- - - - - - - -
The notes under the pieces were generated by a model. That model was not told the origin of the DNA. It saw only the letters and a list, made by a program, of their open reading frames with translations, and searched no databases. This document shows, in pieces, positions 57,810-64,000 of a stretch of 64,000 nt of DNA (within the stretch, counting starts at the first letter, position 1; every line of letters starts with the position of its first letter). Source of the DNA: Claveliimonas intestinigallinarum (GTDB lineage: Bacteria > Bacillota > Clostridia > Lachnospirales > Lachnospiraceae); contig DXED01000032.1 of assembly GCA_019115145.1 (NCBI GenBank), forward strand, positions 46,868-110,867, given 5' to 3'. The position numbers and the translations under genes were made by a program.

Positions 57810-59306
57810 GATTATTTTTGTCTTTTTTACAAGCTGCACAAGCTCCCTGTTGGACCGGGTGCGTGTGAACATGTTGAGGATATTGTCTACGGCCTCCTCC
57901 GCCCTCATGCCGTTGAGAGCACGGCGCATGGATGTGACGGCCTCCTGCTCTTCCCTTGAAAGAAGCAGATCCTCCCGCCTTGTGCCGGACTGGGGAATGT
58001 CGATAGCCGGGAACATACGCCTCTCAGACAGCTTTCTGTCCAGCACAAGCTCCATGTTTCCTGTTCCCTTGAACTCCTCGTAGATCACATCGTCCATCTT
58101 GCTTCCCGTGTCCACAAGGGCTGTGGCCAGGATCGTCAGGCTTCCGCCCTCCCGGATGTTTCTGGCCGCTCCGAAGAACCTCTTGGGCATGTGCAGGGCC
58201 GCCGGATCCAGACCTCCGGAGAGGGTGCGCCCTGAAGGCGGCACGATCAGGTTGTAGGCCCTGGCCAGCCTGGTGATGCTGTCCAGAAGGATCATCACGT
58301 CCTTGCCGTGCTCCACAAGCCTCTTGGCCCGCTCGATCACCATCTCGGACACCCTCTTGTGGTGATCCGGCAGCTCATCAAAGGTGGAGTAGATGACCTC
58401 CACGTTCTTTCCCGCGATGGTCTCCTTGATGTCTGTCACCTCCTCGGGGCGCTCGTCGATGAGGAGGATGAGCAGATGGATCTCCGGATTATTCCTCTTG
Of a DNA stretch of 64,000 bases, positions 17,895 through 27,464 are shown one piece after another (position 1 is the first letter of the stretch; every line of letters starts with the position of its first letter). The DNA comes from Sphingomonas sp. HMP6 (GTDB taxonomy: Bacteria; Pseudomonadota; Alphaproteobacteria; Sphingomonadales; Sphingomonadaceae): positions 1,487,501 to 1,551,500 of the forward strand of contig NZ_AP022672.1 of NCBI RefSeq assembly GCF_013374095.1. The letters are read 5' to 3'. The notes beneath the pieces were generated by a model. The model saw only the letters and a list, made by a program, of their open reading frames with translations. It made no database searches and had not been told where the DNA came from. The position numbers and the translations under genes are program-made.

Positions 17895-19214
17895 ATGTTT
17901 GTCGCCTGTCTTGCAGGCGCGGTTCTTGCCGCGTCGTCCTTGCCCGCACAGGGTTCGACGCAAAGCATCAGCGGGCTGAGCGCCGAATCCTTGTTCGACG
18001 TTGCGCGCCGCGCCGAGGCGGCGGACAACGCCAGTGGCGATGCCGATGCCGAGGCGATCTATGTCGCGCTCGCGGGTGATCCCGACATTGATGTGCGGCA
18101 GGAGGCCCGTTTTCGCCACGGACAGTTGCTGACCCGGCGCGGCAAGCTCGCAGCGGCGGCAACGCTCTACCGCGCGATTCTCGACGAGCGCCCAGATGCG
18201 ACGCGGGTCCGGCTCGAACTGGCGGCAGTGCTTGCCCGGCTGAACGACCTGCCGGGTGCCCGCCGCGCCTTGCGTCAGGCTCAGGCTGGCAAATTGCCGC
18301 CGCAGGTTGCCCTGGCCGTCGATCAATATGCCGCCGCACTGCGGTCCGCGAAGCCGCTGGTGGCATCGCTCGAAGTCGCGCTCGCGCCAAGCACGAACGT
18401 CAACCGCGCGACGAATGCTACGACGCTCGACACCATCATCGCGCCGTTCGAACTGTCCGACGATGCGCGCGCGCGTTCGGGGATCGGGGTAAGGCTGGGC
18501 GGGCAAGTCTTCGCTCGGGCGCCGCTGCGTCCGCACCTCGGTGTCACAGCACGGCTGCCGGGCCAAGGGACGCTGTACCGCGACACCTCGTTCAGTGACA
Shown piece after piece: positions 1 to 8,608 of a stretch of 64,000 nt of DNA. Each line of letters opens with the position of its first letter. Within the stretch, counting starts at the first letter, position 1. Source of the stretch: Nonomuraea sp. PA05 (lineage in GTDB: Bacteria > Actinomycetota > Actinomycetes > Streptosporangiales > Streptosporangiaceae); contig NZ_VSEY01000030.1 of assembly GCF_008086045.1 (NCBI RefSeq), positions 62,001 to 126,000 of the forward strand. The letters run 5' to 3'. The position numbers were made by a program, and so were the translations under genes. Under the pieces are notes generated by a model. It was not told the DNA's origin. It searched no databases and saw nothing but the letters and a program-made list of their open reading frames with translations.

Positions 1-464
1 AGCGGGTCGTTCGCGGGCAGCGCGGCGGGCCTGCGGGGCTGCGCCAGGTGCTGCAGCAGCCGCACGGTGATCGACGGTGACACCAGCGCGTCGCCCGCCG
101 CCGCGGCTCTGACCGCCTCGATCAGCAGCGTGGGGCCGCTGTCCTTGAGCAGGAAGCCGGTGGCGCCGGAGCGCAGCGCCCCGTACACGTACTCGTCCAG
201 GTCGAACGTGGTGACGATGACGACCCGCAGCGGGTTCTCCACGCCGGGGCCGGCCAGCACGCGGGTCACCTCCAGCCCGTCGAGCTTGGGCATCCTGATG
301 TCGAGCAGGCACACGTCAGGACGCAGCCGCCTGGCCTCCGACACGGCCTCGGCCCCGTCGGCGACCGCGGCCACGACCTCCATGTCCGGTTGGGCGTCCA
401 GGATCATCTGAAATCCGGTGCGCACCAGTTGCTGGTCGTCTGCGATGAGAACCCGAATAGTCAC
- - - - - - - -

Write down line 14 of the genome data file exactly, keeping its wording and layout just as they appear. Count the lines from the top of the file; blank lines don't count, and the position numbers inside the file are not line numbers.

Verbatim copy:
18001 TTGCGCGCCGCGCCGAGGCGGCGGACAACGCCAGTGGCGATGCCGATGCCGAGGCGATCTATGTCGCGCTCGCGGGTGATCCCGACATTGATGTGCGGCA